Dr. Michael Noel is a Competition Economist and Professor of Economics in the Department of Economics at Texas Tech University. Dr. Noel publishes extensively on antitrust and competition issues and is perhaps best known for his work on dynamic price competition in the Oil & Gas industry. He co-discovered and pioneered the literature on price cycles in retail gasoline markets. Dr. Noel teaches graduate and undergraduate level courses at the intersection of economics and antitrust law, and regularly interacts with industry, government, the legal community, and the media to discuss competition issues. Dr. Noel holds a Ph.D. in Economics from the Massachusetts Institute of Technology (M.I.T.)
Dr. Noel is an expert in antitrust economics and merger analyses. He has analyzed antitrust and merger issues in a wide range of industries including the Oil & Gas industry, the banking industry, retail products, supermarkets, health care and pharmaceuticals, payment cards, book publishing, auto manufacturing, and others. Dr. Noel's areas of expertise include price fixing, collective dominance, coordinated behavior, predatory pricing, price discrimination, market definition, mergers, vertical contracts, damages, and regulatory issues. In addition, Dr. Noel has experience in a wide range of labor and employment issues and has handled numerous labor-related damages matters. Dr. Noel is also an expert in competitive strategy, with extensive experience in data-driven price optimization and strategic positioning analyses.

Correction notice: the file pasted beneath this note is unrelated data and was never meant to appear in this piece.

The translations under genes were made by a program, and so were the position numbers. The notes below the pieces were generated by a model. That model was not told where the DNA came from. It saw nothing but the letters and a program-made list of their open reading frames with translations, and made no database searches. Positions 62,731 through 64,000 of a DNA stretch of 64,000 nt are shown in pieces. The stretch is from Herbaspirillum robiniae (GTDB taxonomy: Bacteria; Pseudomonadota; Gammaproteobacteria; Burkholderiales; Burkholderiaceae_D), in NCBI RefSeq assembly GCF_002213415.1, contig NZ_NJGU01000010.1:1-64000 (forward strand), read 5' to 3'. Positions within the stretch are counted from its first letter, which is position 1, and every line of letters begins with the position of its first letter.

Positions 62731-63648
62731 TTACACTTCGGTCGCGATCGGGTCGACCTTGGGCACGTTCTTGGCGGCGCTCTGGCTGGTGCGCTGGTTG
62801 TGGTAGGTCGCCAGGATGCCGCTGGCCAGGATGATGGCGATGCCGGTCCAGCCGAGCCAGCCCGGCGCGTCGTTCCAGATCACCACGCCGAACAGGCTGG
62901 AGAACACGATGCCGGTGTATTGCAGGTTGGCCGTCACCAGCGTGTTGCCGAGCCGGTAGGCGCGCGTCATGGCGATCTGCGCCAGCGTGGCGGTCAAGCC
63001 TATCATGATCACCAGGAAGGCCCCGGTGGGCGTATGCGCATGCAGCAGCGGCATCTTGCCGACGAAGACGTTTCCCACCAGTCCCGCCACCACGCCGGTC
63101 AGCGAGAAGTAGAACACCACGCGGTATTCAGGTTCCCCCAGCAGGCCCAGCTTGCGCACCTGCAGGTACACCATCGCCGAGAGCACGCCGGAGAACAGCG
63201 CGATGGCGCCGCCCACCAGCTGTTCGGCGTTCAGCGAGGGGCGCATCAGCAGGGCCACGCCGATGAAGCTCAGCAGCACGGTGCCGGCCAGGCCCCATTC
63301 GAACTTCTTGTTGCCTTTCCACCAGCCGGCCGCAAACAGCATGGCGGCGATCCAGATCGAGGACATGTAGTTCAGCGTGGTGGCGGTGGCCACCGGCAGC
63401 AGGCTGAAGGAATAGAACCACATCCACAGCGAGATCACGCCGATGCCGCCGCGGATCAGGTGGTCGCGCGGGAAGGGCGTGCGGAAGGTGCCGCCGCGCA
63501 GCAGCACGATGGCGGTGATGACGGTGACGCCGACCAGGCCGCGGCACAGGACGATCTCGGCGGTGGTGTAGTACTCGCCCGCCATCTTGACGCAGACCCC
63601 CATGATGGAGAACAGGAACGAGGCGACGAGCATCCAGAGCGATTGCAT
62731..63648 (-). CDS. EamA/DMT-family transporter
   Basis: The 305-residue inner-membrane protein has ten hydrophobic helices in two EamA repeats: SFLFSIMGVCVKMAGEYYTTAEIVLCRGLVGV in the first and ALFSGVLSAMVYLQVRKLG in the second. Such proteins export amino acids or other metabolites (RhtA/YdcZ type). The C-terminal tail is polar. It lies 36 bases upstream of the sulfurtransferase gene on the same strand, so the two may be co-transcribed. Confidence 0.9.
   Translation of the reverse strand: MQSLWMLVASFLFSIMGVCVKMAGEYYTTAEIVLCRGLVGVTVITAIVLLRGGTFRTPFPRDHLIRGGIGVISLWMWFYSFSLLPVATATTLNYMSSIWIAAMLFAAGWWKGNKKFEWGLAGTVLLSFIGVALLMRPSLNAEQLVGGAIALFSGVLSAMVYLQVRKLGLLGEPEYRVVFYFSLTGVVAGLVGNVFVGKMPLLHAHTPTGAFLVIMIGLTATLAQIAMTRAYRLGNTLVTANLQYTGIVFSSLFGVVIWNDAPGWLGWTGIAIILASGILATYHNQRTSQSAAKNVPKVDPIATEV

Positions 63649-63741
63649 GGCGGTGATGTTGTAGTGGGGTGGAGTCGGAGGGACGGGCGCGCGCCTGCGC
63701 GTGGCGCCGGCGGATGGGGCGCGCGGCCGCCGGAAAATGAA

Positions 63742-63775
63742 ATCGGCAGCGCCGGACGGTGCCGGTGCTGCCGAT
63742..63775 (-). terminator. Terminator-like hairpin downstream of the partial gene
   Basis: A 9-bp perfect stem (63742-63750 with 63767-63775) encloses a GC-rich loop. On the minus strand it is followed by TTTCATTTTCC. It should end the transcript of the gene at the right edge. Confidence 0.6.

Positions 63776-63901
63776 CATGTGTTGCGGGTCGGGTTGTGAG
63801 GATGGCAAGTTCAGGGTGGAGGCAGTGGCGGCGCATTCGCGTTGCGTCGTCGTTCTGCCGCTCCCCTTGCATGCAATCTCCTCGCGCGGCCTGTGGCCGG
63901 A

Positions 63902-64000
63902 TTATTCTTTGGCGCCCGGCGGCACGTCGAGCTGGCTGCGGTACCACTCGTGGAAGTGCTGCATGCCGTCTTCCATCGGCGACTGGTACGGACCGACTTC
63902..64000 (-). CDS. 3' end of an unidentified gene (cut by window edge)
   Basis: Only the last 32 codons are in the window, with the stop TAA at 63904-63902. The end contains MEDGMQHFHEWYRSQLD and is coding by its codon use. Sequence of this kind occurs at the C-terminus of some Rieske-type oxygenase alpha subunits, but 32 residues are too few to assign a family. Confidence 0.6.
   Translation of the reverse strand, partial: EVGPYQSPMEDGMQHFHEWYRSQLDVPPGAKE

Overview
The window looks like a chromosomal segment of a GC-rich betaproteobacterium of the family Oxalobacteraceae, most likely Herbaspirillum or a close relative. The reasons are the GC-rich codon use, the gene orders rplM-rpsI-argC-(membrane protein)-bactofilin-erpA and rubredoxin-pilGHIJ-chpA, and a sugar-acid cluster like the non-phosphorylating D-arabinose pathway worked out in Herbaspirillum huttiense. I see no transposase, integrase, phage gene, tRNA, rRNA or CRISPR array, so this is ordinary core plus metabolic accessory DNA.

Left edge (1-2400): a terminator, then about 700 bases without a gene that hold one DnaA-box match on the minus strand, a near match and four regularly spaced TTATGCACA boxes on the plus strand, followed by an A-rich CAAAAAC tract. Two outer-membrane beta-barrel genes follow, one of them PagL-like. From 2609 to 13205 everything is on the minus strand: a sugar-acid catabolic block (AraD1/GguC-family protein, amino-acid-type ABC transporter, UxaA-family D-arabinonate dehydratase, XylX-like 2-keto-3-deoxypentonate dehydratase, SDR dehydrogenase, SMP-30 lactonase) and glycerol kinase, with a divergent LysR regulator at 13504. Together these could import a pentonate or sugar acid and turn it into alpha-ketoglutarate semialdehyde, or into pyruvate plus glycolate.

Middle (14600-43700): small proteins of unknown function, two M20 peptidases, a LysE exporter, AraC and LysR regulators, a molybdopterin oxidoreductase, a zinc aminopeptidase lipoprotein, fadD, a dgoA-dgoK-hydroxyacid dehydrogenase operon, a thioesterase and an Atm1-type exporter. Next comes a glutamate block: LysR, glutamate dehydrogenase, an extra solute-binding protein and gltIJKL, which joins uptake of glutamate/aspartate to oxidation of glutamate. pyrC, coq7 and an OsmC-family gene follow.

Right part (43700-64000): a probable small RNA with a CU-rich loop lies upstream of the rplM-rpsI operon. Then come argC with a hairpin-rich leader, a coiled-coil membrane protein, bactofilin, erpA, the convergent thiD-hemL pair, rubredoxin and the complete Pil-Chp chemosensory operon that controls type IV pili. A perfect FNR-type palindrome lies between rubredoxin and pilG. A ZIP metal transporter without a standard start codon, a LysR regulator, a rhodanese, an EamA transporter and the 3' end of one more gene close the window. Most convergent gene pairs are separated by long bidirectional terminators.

Dr. Noel's research has been published in a variety of economics journals including the RAND Journal of Economics, the Review of Economics and Statistics, the Journal of Industrial Economics, the International Journal of Industrial Organization, Energy Economics, the Journal of Economics and Management Strategy, and others. He has also published articles at the intersection of economics and antitrust law in legal journals including the Columbia Business Law Review, the CPI Antitrust Chronicle, the Antitrust Practitioner, and the Canadian Competition Law Review. He has presented his research to audiences on all seven continents around the world, and serves as a peer reviewer for forty-plus journals in economics.